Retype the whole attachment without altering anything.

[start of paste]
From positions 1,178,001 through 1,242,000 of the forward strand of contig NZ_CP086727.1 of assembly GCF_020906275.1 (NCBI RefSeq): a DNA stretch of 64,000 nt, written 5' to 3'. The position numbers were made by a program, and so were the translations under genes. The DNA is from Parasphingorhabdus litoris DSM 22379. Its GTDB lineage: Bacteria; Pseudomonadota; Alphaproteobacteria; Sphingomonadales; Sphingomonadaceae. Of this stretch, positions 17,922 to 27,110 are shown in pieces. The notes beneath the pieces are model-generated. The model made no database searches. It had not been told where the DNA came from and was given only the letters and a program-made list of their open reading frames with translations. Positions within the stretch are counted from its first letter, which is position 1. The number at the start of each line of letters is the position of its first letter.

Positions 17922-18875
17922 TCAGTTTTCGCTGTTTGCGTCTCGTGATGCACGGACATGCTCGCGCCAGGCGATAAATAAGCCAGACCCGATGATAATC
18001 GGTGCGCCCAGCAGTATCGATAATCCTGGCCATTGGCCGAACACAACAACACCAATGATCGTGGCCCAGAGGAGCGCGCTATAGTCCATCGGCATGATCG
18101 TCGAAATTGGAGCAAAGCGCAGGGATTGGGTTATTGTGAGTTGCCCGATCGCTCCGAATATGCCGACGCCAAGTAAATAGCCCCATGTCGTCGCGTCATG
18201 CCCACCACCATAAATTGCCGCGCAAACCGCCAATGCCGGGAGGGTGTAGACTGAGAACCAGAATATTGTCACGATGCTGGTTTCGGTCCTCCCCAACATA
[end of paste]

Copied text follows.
From positions 1,178,001 through 1,242,000 of the forward strand of contig NZ_CP086727.1 of assembly GCF_020906275.1 (NCBI RefSeq): a DNA stretch of 64,000 nt, written 5' to 3'. The position numbers were made by a program, and so were the translations under genes. The DNA is from Parasphingorhabdus litoris DSM 22379. Its GTDB lineage: Bacteria; Pseudomonadota; Alphaproteobacteria; Sphingomonadales; Sphingomonadaceae. Of this stretch, positions 17,922 to 27,110 are shown in pieces. The notes beneath the pieces are model-generated. The model made no database searches. It had not been told where the DNA came from and was given only the letters and a program-made list of their open reading frames with translations. Positions within the stretch are counted from its first letter, which is position 1. The number at the start of each line of letters is the position of its first letter.

Positions 17922-18875
17922 TCAGTTTTCGCTGTTTGCGTCTCGTGATGCACGGACATGCTCGCGCCAGGCGATAAATAAGCCAGACCCGATGATAATC
18001 GGTGCGCCCAGCAGTATCGATAATCCTGGCCATTGGCCGAACACAACAACACCAATGATCGTGGCCCAGAGGAGCGCGCTATAGTCCATCGGCATGATCG
18101 TCGAAATTGGAGCAAAGCGCAGGGATTGGGTTATTGTGAGTTGCCCGATCGCTCCGAATATGCCGACGCCAAGTAAATAGCCCCATGTCGTCGCGTCATG
18201 CCCACCACCATAAATTGCCGCGCAAACCGCCAATGCCGGGAGGGTGTAGACTGAGAACCAGAATATTGTCACGATGCTGGTTTCGGTCCTCCCCAACATA